The University of Otago purchased the building in 1996, for redevelopment as a new Hocken Library. The library had been established in 1910 to care for and provide access to Dr Thomas Morland Hocken’s public gift of his collection of books, pamphlets, newspapers, maps, paintings, and manuscripts relating to Aotearoa New Zealand and the Pacific. It opened in a purpose-built wing of the Otago Museum and was a much expanded collection by the time it left that site in 1979. By the 1990s the collections were split between the Hocken (now Richardson) Building and a former vehicle testing station in Leith Street. The dairy co-op site brought the library, archive, and gallery together in a secure, environmentally controlled facility, and allowed much improved public access. The architects for the redevelopment were Hardy Holzman Pfeiffer Associates in collaboration with Works Consultancy Services, and the project was managed by Octa Associates Ltd. The main contractor was Lund South, the contract being worth $5.4 million.
The University took possession on 30 June 1997 and the work was carried out over most of 1998. The interior was more or less gutted, with the reorganised space including a large foyer, gallery, public reference area, reading rooms, public tea room, staff areas, and stacks. Preserved internal features included steel trusses and exposed timber joists. Two doors with frosted-glass decoration (moved from the entrance) each feature a pair of huia, as used in the co-op’s branding. The building retains the sympathetic colour scheme given to it at this time, of yellow-creams and gold, with grey-green metal joinery. One of the more obvious external changes was the replacement of steel-framed windows with aluminium ones.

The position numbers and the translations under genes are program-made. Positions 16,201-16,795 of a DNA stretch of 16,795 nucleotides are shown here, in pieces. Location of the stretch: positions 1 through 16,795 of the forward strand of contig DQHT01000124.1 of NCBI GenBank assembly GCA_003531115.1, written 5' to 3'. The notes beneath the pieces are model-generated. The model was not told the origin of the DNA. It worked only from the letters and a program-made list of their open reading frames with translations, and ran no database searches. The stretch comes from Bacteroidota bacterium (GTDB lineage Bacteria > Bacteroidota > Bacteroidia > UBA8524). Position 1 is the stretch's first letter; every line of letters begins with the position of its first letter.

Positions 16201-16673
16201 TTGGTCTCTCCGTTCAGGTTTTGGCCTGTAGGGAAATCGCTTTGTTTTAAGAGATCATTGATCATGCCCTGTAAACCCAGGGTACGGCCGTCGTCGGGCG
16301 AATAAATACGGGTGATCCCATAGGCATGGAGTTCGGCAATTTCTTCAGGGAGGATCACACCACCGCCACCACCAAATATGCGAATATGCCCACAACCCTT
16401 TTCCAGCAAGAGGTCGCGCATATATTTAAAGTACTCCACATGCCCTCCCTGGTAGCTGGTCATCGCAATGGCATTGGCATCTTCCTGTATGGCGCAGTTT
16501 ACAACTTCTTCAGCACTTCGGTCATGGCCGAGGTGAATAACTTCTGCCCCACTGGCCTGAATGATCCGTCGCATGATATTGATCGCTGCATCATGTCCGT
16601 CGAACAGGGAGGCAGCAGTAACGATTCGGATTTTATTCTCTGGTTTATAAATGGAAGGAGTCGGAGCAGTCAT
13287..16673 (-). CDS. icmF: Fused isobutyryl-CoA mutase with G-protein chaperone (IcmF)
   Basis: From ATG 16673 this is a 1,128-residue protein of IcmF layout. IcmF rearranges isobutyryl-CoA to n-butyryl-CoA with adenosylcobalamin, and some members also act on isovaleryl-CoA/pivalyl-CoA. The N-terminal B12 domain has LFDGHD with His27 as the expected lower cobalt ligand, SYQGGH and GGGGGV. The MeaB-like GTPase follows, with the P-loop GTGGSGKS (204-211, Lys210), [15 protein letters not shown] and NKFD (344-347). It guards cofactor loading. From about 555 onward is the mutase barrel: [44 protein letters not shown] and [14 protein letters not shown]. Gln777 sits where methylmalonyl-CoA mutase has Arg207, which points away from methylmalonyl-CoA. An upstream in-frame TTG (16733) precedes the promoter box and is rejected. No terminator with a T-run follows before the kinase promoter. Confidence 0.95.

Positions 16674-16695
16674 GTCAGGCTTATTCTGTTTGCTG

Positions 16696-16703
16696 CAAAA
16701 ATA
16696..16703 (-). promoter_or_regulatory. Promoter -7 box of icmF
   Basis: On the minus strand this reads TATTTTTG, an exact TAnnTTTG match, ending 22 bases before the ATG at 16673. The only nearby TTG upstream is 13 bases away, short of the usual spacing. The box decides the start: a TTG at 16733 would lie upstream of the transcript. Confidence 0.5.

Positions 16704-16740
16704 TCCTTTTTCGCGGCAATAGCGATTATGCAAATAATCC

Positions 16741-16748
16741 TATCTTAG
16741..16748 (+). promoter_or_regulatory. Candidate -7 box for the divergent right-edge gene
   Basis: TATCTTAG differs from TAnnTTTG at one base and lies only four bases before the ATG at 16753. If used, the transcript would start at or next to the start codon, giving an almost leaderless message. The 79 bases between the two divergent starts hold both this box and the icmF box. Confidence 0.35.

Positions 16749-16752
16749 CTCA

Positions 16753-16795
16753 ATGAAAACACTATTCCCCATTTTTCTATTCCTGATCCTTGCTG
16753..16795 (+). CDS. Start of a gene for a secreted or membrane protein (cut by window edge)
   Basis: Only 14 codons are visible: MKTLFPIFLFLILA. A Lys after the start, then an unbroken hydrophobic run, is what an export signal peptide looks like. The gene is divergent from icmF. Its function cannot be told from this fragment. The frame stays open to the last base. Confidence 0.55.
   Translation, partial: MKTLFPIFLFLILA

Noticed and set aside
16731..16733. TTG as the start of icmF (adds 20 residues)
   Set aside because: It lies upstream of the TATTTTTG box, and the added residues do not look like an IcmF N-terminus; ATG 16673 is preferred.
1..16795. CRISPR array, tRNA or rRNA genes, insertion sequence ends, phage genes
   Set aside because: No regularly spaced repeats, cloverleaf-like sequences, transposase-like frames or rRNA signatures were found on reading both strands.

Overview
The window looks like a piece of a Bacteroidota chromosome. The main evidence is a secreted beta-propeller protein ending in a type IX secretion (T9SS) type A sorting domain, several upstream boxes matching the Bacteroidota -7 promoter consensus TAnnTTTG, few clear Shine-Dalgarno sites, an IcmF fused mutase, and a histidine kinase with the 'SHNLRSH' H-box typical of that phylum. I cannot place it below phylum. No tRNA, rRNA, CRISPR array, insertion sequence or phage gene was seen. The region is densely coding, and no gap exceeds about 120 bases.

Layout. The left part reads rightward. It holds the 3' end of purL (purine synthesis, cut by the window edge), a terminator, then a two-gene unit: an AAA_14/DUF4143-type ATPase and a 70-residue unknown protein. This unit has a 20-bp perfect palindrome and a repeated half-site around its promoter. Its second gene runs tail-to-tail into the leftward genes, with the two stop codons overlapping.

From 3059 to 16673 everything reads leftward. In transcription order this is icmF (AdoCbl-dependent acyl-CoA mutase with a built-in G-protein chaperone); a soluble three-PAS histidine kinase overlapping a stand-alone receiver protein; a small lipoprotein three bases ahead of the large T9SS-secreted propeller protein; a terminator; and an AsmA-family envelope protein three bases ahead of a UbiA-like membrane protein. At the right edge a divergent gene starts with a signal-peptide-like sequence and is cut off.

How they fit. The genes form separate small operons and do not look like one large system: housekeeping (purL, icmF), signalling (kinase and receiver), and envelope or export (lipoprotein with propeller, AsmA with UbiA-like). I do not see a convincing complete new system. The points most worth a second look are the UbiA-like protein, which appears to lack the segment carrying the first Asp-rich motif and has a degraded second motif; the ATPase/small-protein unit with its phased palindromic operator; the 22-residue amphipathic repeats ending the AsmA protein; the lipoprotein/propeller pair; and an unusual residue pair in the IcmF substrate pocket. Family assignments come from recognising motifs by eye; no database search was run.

Officially opened by Governor General Sir Michael Hardie Boys on 2 December 1998, the refurbished building was the university’s major Otago sesquicentennial project. Other funding came from the New Zealand Lottery Grants Board, the Community Trust of Otago, and the Alexander McMillan Trust. The external funding was over $2.3 million of the $5.4 million cost. It is currently home to over 11 shelf kilometres of archives, 200,000 books, 17,000 pictures, and 2 million photographs.
We’ve now been in the building for over 20 years. Changes in recent years have included consolidating two reading rooms into one, to allow a workroom for the expanded Researcher Services team. Also the conversion of the public tea room into a researcher lounger, tea and coffee is still available for a small koha.